The club - character differences Essay

This essay has a total of 628 words and 4 pages.

the club - character differences

The differences between characters can often be shown using dialogue. David Williamson
uses dialogue effectively in ‘The Club', to show the different personalities and desires
of the characters. Ali G is a great example of how dialogue can be used to show the
differences between characters when he interviews English soccer star David Beckham.


In many interviews, television shows, movies, novels, and performance scripts, dialogue is
used to show the different personalities of characters. In ‘The Club' David Williamson
uses colloquialism, slang, cliches, anecdotes, idiomatic expressions, satire, sarcasm and
irony to show the different personalities and desires of the characters Ted, Jock, Gerry,
Laurie, Danny and Geoff.


Teds repetitiveness is used to show that he feels anxious and insecure about approaching
and handling situations. ‘…it's much better to stay cool. Don't you think so? Better
to stay cool?' is a perfect example of how Williamson uses this repetitiveness. The
dialogue also shows his autocratic manner when he says ‘To hell with the players and
suppoerters. The committee's where the power is.'. Williamson uses this dialogue to show
Teds personality compared to the other characters.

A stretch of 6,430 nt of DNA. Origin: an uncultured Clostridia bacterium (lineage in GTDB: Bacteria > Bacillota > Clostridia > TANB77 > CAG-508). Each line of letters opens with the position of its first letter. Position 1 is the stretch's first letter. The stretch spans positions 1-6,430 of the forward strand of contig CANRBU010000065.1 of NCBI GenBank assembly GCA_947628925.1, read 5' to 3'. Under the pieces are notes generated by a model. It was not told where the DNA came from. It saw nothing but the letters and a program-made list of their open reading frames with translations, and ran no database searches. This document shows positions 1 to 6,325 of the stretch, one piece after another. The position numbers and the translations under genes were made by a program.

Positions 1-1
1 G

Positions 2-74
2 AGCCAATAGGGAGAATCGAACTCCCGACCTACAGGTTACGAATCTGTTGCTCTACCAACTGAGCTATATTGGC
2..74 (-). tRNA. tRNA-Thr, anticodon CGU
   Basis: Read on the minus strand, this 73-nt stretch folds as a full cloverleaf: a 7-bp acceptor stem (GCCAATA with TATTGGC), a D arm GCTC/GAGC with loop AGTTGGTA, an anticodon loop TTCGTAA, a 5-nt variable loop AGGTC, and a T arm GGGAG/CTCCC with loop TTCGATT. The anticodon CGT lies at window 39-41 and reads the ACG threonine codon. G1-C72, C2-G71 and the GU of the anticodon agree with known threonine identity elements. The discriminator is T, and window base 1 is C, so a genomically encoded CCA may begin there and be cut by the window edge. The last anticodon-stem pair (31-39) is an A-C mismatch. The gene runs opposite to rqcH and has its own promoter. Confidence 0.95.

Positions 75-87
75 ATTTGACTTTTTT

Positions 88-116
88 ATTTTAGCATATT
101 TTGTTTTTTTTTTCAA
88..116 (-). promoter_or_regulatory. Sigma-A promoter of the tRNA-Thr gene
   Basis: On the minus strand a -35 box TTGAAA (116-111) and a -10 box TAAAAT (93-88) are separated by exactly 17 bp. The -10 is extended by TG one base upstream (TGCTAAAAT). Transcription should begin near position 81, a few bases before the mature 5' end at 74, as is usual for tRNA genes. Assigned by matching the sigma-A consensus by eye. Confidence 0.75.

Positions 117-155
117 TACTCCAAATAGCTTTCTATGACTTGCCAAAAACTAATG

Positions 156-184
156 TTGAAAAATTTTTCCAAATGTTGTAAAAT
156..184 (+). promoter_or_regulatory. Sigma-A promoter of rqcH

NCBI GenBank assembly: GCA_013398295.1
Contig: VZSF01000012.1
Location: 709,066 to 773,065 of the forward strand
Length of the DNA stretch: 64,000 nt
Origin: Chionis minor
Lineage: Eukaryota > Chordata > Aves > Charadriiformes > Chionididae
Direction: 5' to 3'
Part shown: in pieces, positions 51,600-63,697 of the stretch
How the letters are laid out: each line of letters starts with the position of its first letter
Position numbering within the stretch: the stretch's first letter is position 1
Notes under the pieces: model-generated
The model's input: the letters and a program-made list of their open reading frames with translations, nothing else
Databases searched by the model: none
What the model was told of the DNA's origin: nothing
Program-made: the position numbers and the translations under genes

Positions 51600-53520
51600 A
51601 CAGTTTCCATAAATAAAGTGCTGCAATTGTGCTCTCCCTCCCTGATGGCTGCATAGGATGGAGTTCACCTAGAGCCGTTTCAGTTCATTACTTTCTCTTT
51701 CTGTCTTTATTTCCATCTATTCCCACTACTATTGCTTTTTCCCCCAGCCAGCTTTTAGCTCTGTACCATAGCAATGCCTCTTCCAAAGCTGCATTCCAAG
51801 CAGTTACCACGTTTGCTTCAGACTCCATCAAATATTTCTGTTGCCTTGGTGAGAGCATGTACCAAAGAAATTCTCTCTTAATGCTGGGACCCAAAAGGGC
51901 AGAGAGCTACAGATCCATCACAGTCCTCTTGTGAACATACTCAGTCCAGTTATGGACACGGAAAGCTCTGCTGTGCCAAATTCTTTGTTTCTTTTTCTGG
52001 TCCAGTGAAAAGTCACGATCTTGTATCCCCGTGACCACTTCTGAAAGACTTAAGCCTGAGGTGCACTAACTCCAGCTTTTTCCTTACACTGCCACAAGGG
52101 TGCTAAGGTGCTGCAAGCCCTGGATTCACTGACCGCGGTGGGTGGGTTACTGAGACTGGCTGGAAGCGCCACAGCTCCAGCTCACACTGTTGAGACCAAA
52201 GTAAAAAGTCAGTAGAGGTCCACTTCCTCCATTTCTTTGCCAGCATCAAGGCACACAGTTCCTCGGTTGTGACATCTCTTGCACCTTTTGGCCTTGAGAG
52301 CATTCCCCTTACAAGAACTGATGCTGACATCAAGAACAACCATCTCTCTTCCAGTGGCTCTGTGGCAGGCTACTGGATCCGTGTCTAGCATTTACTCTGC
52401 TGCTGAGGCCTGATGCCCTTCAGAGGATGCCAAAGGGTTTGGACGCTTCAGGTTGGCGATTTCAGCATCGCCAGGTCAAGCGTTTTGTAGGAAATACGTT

Jock is made to stand out as a verbose, judgemental, insecure, egotistical and
small-minded character. He is always insulting others, ‘you mongrel', ‘the bloody
little upstart', and ‘a young smart arse' are all common examples of this. Williamson
makes Jock appeal physically intimidating by saying ‘I thumped her one…' and ‘I'm
glad I laid you out behind the lockers.'. Using expletives also made Jock out as being
physically even more intimidating. Sarcasim and irony are used very effectively to show
Jocks obtrusive manner.


Quite clearly Gerry is made out to be at the club for the sole purpose of making money.
‘…we'd all sell our grandmothers if the price is right'. He is also made out to be a
very well educated man, and uses many formal sayings. And is always criticising people
behind their backs.


Laurie believes in loyalty and tradition. He is shown to have unrealistic expectation of
others, yet he is unwilling to communicate with them because he believes that there is no
need to explain himself, ‘…I told them I wanted him dropped. That should have been
enough'. The language used to show his personality is blunt, direct and down to earth.


Danny is a loyal footballer that is behind his coach and the rest of the team, and
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